So when you see a paper that seems to promise something against the norm, don’t assume it’s correct just because “scientists say”. Trust in the consensus that’s been built over time. Yes that does get overturned occasionally, but that is far, far rarer than the number of times those out-there results are correct.”

#11. As seen on TV

“I work in the field of forensics. Yes it is cool, no it is not nearly as cool as on TV. Typically lab scientists (at least all the ones I know) NEVER go out to the scene to collect evidence. Results take so much longer than what they show on TV and are not always as clear cut either. Don’t even get me started on wearing PPE.”

#10. How little we know

“Geologist here, people don’t understand the massive time scale of the earth, and how little we know absolutely beyond the last 100-1000 years.”

#9. What’s the use?

“What’s the use?”

Most of the time, we either don’t know or have a vague idea of how research could go out of the lab. It is usually written in conclusion of articles, sometimes a bit too emphatically, which gives sensational headlines.”

#8. Some great global conspiracy

“That there could ever be some great global conspiracy of scientists to hide the “truth” about climate change or evolution.

Research science is as filed with pettiness and ego as any corporate boardroom. Everyone is trying to get out the next big discovery, and the competition between labs is fierce and sometimes nasty.

There is no way 97% of climate scientists are getting together and sharing a cheese plate while discussing how to take away your Suburban.”

#7. Multiple universes

“Physicist here! People often think that multiverse theory suggests that literally anything you can think of is true in some parallel universe (i.e. in some universe everyone lives on giant turtles).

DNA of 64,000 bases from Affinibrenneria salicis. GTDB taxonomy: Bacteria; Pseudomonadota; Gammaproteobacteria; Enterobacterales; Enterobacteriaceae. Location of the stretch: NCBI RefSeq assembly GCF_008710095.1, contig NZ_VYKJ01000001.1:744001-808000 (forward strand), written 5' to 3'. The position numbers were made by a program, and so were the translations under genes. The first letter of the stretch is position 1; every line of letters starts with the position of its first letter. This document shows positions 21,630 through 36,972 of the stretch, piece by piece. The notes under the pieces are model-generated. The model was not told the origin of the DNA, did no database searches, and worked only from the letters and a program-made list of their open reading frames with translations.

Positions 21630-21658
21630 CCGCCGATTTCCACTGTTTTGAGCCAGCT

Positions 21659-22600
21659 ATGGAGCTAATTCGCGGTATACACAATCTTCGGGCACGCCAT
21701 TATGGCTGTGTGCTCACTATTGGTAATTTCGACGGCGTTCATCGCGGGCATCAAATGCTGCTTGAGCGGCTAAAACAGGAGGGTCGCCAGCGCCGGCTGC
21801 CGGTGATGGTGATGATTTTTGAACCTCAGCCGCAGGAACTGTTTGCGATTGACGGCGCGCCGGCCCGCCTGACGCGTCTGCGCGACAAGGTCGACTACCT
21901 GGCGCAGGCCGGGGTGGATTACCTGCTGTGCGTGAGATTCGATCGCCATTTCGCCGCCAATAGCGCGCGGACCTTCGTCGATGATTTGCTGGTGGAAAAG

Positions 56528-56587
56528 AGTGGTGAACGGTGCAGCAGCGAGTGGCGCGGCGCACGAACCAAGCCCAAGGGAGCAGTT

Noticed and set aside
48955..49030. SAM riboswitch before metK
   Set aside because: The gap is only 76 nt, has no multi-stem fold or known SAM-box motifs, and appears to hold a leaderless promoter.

This is not the case. Multiverse theory (which has very little evidence of being true) suggests that there are multiple (possibly infinite) universes. Although there could be infinite universes, that does not imply that they satisfy all possibilities. The sort of standard way of describing it is that there are an infinite number of numbers between 0 and 1 (i.e. 0.1, 0.01,0.001 etc) but none of them are two.”

#6. It’s just a theory

“About three months ago I went on a huge pseudoscientce and conspiracy theory binge for the hell of it. You would not believe the number of times they will pull the, “It’s just a THEORY, that means it’s NEVER BEEN PROVEN,” bullcrap.”

#5. Human calculators

“Mathematician here, but it’s astounding how many people think that people get Ph.Ds in the subject simply to be “human calculators”. I once told someone I had a degree in math, and the person proceeded to ask simple mental math questions. Once I answered them (toughest was 17*15) he admitted that I really was amazing at math and that my degree was put to good use. I don’t think I’ve facepalmed harder.”

#4. That one thing…

“Neuroscientist here. If everyone stopped repeating that “we only use 10% of our brain” thing, my blood pressure would probably drop significantly.”

#3. Two misconceptions

“Zoologist here there are two misconceptions that drive me up a wall:

1.) When people say, incredulously, that humans evolved from monkeys, as if to denounce the whole idea of evolution as some crackpot idea. No, we did not evolve from modern day monkeys, we both share a common ancestor.

2.) Whenever people say that modern AZA zoos steal animals from the wild. They did do that in the past, but nowadays pretty much all animals you see in a reputable zoo are bred in captivity using SSP guidelines. Of course the same people who like to spout such nonsense also support shoddy “reserves” that have less funding and less support for their animals, and sometimes are no better than those roadside zoos that only see their animals as money makers.”

#2. It’s not

“That ‘cancer’ is one disease process and can be cured in aggregate.

Its not.”

#1. The things that are natural

“That things that are “natural” are automatically safe and effective. Toadstools are natural. All kinds of dangerous, poisonous things are natural. What natural really means is not tested in a scientific manner therefore potentially unsafe, almost always ineffective and somehow grandfathered in.”

I hope you were listening, folks!